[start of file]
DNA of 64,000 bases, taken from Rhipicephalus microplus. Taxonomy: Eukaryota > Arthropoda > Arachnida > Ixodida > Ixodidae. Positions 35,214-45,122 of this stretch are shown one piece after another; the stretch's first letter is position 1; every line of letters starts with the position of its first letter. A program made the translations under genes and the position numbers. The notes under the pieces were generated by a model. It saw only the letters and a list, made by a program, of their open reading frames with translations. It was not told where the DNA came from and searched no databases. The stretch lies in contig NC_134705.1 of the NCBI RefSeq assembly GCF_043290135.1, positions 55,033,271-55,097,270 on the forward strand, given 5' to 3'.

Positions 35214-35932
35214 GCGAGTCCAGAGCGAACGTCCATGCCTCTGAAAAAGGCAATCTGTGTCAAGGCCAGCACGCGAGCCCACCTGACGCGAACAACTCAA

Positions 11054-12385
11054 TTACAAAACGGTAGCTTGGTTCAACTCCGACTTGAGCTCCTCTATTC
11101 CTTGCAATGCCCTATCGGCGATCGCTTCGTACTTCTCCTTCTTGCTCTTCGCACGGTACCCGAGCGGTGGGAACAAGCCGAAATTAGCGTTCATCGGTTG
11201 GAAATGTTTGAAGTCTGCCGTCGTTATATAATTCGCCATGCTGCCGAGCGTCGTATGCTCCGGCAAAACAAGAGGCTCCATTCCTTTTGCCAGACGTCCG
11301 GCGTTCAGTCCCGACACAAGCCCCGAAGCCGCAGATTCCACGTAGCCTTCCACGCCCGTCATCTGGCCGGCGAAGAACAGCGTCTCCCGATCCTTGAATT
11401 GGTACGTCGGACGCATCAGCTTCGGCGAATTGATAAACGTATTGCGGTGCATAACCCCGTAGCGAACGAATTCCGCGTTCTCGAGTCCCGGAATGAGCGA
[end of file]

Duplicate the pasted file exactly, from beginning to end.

DNA of 64,000 bases, taken from Rhipicephalus microplus. Taxonomy: Eukaryota > Arthropoda > Arachnida > Ixodida > Ixodidae. Positions 35,214-45,122 of this stretch are shown one piece after another; the stretch's first letter is position 1; every line of letters starts with the position of its first letter. A program made the translations under genes and the position numbers. The notes under the pieces were generated by a model. It saw only the letters and a list, made by a program, of their open reading frames with translations. It was not told where the DNA came from and searched no databases. The stretch lies in contig NC_134705.1 of the NCBI RefSeq assembly GCF_043290135.1, positions 55,033,271-55,097,270 on the forward strand, given 5' to 3'.

Positions 35214-35932
35214 GCGAGTCCAGAGCGAACGTCCATGCCTCTGAAAAAGGCAATCTGTGTCAAGGCCAGCACGCGAGCCCACCTGACGCGAACAACTCAA

Positions 11054-12385
11054 TTACAAAACGGTAGCTTGGTTCAACTCCGACTTGAGCTCCTCTATTC
11101 CTTGCAATGCCCTATCGGCGATCGCTTCGTACTTCTCCTTCTTGCTCTTCGCACGGTACCCGAGCGGTGGGAACAAGCCGAAATTAGCGTTCATCGGTTG
11201 GAAATGTTTGAAGTCTGCCGTCGTTATATAATTCGCCATGCTGCCGAGCGTCGTATGCTCCGGCAAAACAAGAGGCTCCATTCCTTTTGCCAGACGTCCG
11301 GCGTTCAGTCCCGACACAAGCCCCGAAGCCGCAGATTCCACGTAGCCTTCCACGCCCGTCATCTGGCCGGCGAAGAACAGCGTCTCCCGATCCTTGAATT
11401 GGTACGTCGGACGCATCAGCTTCGGCGAATTGATAAACGTATTGCGGTGCATAACCCCGTAGCGAACGAATTCCGCGTTCTCGAGTCCCGGAATGAGCGA